How I Learned to Grieve, Pray, and Fight at the Same Time




My life feels like a constant contradiction. Ivory tower by day, Newark, New Jersey by night. Fearless leader to some, yet anxious helicopter mother in the next moment. Faith-filled proclamations in the morning, only to have the news present an alternative reality by noon. I am no stranger to this. My life has been a constant tug of war between grieving vs. celebrating, faith vs. my daily struggles for quite some time now.


Who has believed our message? To whom has the Lord revealed his powerful arm? - Isaiah 53:1 NLT

 As a black, Christian, middle-class (debatable), highly educated first-generation college student, first-generation immigrant, mother of a black boy with special needs, I have no choice but to grieve and simultaneously fight on a daily basis. I know, because I watched my mother do it for years as she fought public school systems to give my brother the education and services he was legally entitled to, often risking being labeled "that mom". I know, because as a Political Science and Africana Studies double major, history has taught me that when economic and health crises hit the United States, it is the underserved, oppressed, and disenfranchised who suffer the most. Communities of color (yes, even the Christian ones) will be disproportionately impacted by COVID-19, and now, nationwide protests and rioting. As we saw with riots in Detroit, Newark, and even Hurricane Katrina in New Orleans, poor people of color are last to get a helping hand when all is said and done. As I write this blog post sitting in the living room of my Newark home, the South Ward is still trying to recover from the economic impact of Newark riots. 


Compared to 8 percent of white residents, 25 percent and 19 percent of Latino and black New Yorkers, respectively, live below the federal poverty level, some in substandard living conditions. During this outbreak, people of color make up 75 percent of New York City’s frontline workers.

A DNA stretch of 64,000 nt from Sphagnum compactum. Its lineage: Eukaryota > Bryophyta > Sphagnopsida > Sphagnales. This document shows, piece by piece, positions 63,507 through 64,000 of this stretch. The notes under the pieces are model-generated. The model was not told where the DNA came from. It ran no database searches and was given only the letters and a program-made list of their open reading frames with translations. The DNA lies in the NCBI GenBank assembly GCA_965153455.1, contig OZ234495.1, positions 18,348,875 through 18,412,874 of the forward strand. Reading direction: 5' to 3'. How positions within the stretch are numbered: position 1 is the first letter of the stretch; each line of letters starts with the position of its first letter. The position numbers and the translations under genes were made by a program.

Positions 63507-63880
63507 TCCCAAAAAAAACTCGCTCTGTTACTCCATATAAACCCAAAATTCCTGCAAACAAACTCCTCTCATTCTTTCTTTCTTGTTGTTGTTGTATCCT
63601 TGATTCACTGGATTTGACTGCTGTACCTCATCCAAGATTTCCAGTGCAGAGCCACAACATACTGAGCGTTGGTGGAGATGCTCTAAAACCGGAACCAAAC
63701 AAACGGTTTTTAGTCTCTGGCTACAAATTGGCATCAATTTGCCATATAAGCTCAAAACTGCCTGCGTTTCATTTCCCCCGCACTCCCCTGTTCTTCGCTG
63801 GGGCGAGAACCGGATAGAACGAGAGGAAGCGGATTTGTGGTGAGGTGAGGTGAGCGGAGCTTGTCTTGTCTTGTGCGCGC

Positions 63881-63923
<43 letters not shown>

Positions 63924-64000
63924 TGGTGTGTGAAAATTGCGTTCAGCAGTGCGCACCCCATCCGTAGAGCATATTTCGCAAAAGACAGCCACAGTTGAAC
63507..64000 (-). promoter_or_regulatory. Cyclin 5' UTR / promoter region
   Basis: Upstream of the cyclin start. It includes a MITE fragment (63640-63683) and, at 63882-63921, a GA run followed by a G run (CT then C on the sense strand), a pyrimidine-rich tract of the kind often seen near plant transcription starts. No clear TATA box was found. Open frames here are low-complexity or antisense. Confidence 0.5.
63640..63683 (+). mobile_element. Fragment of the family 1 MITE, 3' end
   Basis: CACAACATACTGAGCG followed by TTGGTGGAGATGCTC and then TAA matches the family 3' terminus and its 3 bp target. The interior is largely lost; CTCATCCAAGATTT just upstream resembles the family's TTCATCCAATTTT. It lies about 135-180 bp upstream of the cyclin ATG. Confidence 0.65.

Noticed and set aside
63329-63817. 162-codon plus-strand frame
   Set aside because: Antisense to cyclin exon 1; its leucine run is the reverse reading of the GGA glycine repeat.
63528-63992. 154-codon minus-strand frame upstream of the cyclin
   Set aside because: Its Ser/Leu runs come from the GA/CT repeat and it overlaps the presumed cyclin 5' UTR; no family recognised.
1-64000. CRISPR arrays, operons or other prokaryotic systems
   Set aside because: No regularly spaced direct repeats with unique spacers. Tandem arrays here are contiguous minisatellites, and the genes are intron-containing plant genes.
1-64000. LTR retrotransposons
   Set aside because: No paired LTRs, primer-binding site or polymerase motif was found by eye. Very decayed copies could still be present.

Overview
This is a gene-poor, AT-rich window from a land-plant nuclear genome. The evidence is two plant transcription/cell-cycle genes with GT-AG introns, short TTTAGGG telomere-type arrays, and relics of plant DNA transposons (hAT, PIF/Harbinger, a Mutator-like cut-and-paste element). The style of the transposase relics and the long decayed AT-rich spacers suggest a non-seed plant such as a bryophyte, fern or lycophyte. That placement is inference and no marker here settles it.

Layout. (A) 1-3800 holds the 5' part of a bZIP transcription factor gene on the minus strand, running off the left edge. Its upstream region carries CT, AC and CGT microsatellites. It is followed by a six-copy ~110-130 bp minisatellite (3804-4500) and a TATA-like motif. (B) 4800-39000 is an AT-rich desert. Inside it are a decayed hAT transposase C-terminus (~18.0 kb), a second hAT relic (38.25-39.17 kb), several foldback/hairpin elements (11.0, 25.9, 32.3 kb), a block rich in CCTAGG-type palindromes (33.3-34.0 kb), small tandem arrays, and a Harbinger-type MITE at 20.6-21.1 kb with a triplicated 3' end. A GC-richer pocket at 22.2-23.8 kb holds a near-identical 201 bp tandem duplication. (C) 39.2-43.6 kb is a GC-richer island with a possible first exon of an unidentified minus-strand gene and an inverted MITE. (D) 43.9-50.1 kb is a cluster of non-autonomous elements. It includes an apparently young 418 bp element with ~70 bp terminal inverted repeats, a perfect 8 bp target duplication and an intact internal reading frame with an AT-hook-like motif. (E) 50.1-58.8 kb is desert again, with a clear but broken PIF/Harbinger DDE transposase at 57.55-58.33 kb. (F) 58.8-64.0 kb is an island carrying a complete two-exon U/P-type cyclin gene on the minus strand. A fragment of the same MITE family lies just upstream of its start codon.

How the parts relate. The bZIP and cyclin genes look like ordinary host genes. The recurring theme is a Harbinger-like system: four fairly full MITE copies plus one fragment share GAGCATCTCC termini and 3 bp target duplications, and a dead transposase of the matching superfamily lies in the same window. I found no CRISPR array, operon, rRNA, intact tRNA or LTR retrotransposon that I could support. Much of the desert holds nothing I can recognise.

-Margaret S. Pichardo, Briana Christophers, Gezzer Ortega


Yet I must say, never in my life have I been more grateful to live in a city with a black mayor (Ras Baraka) who gets it. A black mayor who understands what it means to grieve, pray, and fight all at the same time. A Mayor who can stand in front of his constituents, mourn the loss of black lives, affirm his community, yet mobilize them to action in one breath.


I love Jesus, I love my peace. I have also encountered seasons in my life where I had to both cry and fight. Being in the NICU with my children, facing daily micro-aggressive behaviors and comments from doctors and nurses alike — only to be treated as a threat once they realized I was educated taught me that while there is no rest for the wicked, black people in America come in as a close second. Each day, I had to choose between flipping a table or holding back so my son could get the care and attention our private insurance was paying for. Yes, the NICU taught me to cry, mourn, pray, read, document, advocate, and sometimes, downright defy poorly given professional advice all at once. This season of my life will be no different. 


Pray for the peace of Jerusalem: "May those who love you be secure." - Psalm 122:6 NIV

All of this to say, yes sis, pray. Cry. But don’t forget to fight the good fight of faith in word and deed. Support your local minority-owned business, help a neighbor find a solution to their housing crisis, point someone in the direction of a resource that can mean the difference between breakthrough and hopelessness. Speak up on behalf of struggling communities simultaneously under attack, and keep getting in your bag. That is the burden of being blessed.


Sorry, today’s post wasn’t EZ Breezy, but it was necessary. Nonetheless, "we will pursue, we will overtake, and we will recover all." - 1 Samuel 30:8


With much love and sincerity, 

Satta Star, or Aunty Satta, or Big Iss, or Issata O.

-Blessed to be a Blessing 

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